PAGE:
Back in Dubrovnik on day 3, we took the cable car ride from the gates of the city up to the top of Mt. Srd. There is an old fort built by Napoleon which looms over the city. Interestingly, the Croats never built a fort here for fear the leaders of the surrounding Ottoman Empire would consider it provocation for war. Part of Dubrovnik’s success was to avoid conflict and be a non-belligerent trading partner with the Ottomans and Italian Venetians. This same sense of preservation worked in negotiations with Napoleon who did not fire cannon on the city, but did build the fort. But times do change and in recent times the Croats manned the fort to impede Bosnian advances on the city. The fort, in its rustic condition, houses a small war museum and memorial regarding the battles fought in this area in what we know the Croats call the “Homeland War”. Though the Bosnians did not invade, they did surround the city on land and sea and shelled the city with 20th century weaponry. It was a moving presentation. There are also maps in the city itself that show the bombing strikes in the city and other war memorials.
On our last day we took a leisurely walk around the top of the ancient city walls that protected the inhabitants for 5 centuries. This may have been the best for last. We started at the low city gate and the path led us up and around to the lookout over the shimmering Adriatic Sea. From the heights of the cliffs the multi colored water was postcard perfect. We even had a beautiful sailboat moving slowly near the cliffs. As we walked we could look over the maze of streets, church towers, and orange roof tops. In some places, more modern amenities like small athletic fields and B-ball courts were fit into the gig-saw pattern of this ancient city. Also, there were some sporadic areas of bombed out structures, which you could only see from this high vantage point. We did one last audio tour of the city using a “Rick Steves” application in order to touch base on remaining sites. Still probably missed some.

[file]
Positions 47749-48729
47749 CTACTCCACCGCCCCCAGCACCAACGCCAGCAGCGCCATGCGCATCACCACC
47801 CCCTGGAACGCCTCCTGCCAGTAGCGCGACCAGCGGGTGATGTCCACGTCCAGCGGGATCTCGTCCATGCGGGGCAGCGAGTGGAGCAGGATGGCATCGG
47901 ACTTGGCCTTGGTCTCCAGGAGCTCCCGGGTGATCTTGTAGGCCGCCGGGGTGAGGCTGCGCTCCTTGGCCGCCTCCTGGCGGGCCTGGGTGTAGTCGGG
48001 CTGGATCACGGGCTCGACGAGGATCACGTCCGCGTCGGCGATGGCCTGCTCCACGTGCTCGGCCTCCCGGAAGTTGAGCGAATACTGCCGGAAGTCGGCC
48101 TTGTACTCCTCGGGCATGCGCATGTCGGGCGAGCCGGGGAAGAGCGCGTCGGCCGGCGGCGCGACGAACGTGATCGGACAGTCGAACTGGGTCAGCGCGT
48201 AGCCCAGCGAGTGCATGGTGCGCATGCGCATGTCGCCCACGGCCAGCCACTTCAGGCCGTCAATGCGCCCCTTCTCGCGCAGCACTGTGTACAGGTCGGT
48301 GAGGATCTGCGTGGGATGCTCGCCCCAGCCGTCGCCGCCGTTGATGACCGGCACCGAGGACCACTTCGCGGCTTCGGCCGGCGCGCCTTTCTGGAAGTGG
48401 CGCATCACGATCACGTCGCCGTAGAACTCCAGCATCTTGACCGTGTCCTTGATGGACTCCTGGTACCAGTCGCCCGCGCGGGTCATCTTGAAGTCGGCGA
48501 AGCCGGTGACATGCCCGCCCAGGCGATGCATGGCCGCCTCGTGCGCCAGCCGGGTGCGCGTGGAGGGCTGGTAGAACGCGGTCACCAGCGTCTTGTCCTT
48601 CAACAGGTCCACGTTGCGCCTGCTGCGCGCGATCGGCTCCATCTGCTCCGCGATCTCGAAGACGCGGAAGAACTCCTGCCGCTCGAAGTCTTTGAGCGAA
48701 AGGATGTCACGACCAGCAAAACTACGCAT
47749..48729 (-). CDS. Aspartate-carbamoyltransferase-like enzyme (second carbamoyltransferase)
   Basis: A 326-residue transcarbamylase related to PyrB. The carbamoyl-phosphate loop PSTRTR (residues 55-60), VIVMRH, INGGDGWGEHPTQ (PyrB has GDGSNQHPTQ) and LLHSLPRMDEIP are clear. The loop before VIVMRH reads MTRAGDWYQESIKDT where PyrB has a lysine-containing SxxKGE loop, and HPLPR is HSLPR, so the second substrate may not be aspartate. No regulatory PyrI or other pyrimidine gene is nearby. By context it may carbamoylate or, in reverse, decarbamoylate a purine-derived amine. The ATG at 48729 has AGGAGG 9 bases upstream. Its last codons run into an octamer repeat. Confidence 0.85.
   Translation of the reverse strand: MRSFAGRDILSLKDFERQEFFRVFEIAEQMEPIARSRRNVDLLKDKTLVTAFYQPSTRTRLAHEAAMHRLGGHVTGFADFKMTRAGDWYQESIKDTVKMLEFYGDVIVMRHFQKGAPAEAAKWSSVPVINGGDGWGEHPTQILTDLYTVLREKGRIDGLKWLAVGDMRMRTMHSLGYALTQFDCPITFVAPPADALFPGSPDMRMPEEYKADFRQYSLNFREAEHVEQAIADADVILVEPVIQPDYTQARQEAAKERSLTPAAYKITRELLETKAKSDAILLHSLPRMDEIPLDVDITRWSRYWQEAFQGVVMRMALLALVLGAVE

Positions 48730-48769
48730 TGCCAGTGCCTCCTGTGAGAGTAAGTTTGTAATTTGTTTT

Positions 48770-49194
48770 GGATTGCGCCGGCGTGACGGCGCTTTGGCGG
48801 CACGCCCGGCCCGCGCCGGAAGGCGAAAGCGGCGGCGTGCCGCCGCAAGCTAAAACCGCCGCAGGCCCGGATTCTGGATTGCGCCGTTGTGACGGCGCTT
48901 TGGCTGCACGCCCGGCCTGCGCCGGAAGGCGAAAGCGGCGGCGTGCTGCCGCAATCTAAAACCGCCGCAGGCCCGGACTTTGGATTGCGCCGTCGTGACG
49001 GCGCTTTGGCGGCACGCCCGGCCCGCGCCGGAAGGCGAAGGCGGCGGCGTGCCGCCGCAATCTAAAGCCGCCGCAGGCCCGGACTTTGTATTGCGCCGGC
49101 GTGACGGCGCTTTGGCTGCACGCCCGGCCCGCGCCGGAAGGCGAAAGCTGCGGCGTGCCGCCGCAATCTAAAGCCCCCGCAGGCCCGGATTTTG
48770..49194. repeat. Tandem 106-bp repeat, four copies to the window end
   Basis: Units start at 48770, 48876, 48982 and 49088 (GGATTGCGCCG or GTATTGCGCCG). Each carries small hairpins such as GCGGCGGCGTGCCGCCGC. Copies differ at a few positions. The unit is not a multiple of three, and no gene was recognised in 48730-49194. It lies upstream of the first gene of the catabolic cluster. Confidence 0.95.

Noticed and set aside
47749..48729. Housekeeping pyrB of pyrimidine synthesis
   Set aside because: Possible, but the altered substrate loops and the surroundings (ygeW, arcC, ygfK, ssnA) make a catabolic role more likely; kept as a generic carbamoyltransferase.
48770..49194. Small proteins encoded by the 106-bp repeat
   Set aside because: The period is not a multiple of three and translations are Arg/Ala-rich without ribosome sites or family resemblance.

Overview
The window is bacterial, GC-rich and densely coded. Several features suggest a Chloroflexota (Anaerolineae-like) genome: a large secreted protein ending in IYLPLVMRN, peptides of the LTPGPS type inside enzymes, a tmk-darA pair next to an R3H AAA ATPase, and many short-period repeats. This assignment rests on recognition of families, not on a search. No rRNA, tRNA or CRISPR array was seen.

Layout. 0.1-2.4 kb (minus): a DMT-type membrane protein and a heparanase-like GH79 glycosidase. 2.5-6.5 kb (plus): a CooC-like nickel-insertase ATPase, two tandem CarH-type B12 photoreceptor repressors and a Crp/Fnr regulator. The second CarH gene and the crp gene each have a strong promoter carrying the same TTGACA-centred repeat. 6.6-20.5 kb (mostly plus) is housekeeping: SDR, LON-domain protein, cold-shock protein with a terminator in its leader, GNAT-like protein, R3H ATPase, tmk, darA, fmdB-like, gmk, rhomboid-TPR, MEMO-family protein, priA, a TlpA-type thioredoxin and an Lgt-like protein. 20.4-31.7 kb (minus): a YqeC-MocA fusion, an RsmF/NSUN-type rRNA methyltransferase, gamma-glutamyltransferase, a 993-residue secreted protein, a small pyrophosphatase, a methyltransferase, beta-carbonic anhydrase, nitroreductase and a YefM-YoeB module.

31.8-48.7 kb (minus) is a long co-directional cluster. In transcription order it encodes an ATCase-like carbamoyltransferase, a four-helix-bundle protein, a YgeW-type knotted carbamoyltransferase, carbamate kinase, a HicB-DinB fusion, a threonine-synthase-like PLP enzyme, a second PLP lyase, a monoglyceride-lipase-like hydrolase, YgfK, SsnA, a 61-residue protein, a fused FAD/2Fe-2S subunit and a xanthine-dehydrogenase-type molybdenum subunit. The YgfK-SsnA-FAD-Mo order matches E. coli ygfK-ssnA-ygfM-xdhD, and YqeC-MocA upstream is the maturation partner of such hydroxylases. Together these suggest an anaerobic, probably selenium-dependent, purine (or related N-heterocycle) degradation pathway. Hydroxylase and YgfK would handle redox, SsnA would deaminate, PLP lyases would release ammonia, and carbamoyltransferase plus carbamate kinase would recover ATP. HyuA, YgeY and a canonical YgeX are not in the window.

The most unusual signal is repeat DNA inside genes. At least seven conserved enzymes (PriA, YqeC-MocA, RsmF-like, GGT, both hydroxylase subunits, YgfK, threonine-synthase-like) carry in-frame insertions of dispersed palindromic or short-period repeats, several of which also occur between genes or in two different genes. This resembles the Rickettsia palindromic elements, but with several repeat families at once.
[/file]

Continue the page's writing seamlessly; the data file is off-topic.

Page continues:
Our trip to Croatia was over. The next morning our hosts agreed to drive us to the airport which is quite away out of town for our flight to Prague in the Czech Republic. We flew Turkish Air, always the cheapest, but with new planes. Our Airbnb hosts were a very nice couple and we would recommend there Airbnb. Dubrovnik is just glorious.